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Being Single on Valentine’s Day: Why Does It Hurt So Much?

Being Single on Valentine’s Day: Why Does It Hurt So Much?

Valentine’s Day

Valentine’s Day is often hailed as a celebration of love and companionship, but it can be challenging for those navigating the path of singlehood. The poignant question arises: Why does the solitude on this day seem to carry its own weight? One key factor lies in societal expectations and the pervasive cultural emphasis on romantic relationships. 


As Valentine’s Day approaches, media, advertisements, and even conversations become saturated with images of blissful couples exchanging tokens of affection. This constant barrage can inadvertently amplify feelings of isolation for those without a romantic partner. These days, even being single has an emotionally and psychologically damaging reputation attached to it. Here’s a conversation with Akansha Khanna, a counseling psychologist, NLP Practitioner, and life coach who focuses on bettering lives, one day at a time.

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While discussing the same, Akansha Khanna, a counseling psychologist, NLP Practitioner, life coach, and the founder of Thrive Limitless, who is currently working with the Hans Foundation for their school project called the Hans Wellness Clinic, said, “The perceived emotional and psychological challenges of being single mostly come from societal norms that prioritize romantic relationships. Cultural narratives and media mostly emphasize that fulfillment primarily comes from romantic partnerships, contributing to the notion that being single is less desirable, making life dull or just not as happening as it is for people in a relationship.”

She explained, “This can create pressure and impact people’s self-esteem and emotional well-being. So basically, society’s emphasis on romantic relationships as a measure of happiness leads to the stigmatization of being single. This societal narrative may foster feelings of inadequacy, loneliness, or fear of judgment for those not in romantic relationships. Personal expectations and comparisons to others’ lives may also contribute to the perceived negative reputation of being single. This is why we need to foster a more inclusive perspective on diverse life paths, which can help navigate the emotional and psychological impact of being single.” 

This feeling of hopelessness only gets worse during Valentine’s week. While discussing this phenomenon, Akansha explained, “Valentine’s week can intensify the emotional and psychological impact of being single due to societal focus on romantic love & its celebration; it makes single people realize how lonely they are in the absence of a partner & how celebration means nothing. During this time, people may experience heightened feelings of FOMO, emotional distress, or loneliness.”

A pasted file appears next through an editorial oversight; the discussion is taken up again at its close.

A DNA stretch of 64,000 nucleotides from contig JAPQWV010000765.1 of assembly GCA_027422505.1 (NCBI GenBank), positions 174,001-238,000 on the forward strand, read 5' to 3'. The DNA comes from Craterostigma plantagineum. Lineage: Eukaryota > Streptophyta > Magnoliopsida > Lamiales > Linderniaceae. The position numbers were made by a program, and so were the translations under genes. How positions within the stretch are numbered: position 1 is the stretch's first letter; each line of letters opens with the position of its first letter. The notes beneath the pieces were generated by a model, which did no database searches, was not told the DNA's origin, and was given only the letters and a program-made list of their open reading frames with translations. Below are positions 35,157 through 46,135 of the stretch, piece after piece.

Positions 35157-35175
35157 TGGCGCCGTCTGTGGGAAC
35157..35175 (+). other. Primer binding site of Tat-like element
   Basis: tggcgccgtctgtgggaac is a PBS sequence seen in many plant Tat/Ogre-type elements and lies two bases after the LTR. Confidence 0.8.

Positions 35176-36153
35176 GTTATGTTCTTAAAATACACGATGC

She added, “We see so much Commercialisation of the holiday, restaurants and hotels often magnifying the perceived importance of being in a romantic relationship, sharing experiences that exacerbate feelings of inadequacy or isolation for those who are single. And we must consider the increased number of social media posts highlighting romantic gestures, which can amplify these emotions for individuals without a romantic partner. Through this, social comparisons happen; seeing others engaged in romantic activities or receiving gifts during this time may trigger social comparison, leading to feelings of not measuring up or being left out.”

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The societal pressure and emotional impact associated with being single, particularly during times like Valentine’s week, can have adverse psychological effects. These effects can be short-term, but they can also lead to awful long-term problems.

These awful and possibly crushing psychological effects include: 

  • Lowered Self-Esteem: Constant exposure to societal norms prioritizing romantic relationships can lead to a diminished sense of self-worth for single individuals. This may manifest as feelings of inadequacy or a belief that one’s value is tied to relationship status.
  • Increased Stress and Anxiety: The pressure to conform to societal expectations regarding relationships may contribute to heightened stress and anxiety, particularly during periods like Valentine’s week.
  • Feelings of Isolation and Loneliness: Experiencing FOMO or a sense of exclusion during romantic celebrations can lead to increased loneliness. This can contribute to a sense of isolation and negatively impact mental well-being.

Impact on Mental Health: For some individuals, the societal emphasis on being in a relationship may contribute to symptoms of depression or exacerbate


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